Technology journalist Brian Krebs reported that a pattern of credit and debit card fraud is being linked to Staples.
Technology journalist Brian Krebs reported that a pattern of credit and debit card fraud is being linked to Staples.

Office supplies retailer Staples is “in the process of investigating a potential issue involving credit card data,” according to a statement emailed to SCMagazine.com on Tuesday by Mark Cautela, senior public relations manager with Staples.

The company has contacted law enforcement.

“We take the protection of customer information very seriously, and are working to resolve the situation,” the statement indicates. “If Staples discovers an issue, it is important to note that customers are not responsible for any fraudulent activity on their credit cards that is reported on a timely basis.”

Citing more than a half-dozen sources at East Coast banks, technology journalist Brian Krebs reported on Thursday that a pattern of credit and debit card fraud is being linked to Staples. 

According to Krebs, the cards involved in the fraudulent transactions were previously used at Staples locations in the Northeast, including seven stores in Pennsylvania, at least three in New York City and one in New Jersey.

The fraudulent transactions were made at businesses including supermarkets and other big retailers, Krebs wrote.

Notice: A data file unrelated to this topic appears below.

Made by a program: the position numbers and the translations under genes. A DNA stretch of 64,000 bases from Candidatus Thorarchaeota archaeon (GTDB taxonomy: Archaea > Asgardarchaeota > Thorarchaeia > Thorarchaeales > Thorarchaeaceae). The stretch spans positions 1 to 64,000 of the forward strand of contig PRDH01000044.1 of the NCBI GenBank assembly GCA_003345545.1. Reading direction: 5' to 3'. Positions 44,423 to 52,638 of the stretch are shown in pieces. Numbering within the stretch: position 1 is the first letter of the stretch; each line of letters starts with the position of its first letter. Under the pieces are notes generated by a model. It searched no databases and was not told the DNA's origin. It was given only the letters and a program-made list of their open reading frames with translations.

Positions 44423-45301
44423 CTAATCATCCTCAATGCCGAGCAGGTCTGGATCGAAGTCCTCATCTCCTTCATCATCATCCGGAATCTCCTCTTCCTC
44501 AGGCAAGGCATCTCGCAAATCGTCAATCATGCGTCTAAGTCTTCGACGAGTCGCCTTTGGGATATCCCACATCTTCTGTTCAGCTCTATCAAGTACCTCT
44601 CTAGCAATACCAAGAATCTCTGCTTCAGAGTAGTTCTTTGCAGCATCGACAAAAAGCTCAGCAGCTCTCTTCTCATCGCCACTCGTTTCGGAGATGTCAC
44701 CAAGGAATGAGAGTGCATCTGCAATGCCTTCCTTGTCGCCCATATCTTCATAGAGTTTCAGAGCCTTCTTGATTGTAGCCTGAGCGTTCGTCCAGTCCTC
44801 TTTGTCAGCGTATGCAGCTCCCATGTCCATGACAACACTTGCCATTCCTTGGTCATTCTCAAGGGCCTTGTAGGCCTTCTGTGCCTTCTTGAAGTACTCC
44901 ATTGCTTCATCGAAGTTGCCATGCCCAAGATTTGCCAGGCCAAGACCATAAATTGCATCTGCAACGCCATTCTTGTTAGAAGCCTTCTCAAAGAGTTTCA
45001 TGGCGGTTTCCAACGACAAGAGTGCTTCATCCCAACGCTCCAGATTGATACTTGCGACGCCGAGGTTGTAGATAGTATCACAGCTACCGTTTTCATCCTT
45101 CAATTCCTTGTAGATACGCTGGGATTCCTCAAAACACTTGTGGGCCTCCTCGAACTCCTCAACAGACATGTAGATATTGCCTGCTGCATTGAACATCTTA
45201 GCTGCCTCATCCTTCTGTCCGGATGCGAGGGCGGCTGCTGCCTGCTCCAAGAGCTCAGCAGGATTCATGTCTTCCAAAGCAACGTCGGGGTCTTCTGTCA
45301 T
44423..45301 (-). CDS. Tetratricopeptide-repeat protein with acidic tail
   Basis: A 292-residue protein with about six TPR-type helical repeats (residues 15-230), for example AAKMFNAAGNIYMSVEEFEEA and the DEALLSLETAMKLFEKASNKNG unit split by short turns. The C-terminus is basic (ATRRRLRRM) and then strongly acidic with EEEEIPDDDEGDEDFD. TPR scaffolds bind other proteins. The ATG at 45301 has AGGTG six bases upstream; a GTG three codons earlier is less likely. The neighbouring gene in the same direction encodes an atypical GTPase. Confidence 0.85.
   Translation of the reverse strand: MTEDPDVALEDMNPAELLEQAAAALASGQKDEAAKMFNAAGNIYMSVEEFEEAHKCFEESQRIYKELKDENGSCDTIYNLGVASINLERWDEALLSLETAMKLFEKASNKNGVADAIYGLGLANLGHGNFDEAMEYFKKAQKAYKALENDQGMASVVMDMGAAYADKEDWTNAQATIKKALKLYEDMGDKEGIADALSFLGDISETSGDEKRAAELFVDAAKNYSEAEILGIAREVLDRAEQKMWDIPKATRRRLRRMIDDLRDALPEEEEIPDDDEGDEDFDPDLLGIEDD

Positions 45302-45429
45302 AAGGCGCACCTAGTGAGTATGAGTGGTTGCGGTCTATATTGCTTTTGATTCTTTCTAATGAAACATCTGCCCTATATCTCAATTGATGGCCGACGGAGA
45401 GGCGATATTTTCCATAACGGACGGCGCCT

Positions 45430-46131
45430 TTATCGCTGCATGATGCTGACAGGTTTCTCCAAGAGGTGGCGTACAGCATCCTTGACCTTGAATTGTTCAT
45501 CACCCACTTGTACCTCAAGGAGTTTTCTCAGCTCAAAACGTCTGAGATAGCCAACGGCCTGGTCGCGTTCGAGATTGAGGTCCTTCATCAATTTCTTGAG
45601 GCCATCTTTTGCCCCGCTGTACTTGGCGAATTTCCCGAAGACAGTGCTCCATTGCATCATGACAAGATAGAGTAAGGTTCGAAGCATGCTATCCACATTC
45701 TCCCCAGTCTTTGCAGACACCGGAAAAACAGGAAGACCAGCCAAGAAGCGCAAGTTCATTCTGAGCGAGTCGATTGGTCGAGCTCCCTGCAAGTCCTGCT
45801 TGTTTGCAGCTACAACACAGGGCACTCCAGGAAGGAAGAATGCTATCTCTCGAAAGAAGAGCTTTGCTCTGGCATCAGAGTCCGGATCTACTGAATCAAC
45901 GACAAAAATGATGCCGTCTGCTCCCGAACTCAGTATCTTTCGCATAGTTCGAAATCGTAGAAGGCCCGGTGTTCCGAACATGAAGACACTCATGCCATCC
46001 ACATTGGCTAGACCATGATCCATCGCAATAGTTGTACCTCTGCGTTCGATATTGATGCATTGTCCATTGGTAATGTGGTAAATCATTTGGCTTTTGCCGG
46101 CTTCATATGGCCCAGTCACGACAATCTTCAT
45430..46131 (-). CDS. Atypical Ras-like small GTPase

“The regional aspects of this breach may indicate that there was more of a physical attack element involved in this breach compared to other recent high profile breaches,” Craig Young, security researcher with Tripwire, said in a statement emailed to SCMagazine.com on Tuesday. “It is possible that attackers found a way to compromise stores in person via WiFi or perhaps exposed USB or Ethernet ports.”

It could be that point-of-sale (POS) – cash registers, checkouts or refund stations – malware was pushed down to certain stores during a POS patch, Mark Bower, VP of product management for Voltage Security, suggested in a statement emailed to SCMagazine.com on Tuesday.

“The breach shows the necessity of moving from trying to prevent an attack to try and detect and respond as quickly as possible,” Aviv Raff, CTO of Seculert, wrote in a statement emailed to SCMagazine.com on Tuesday.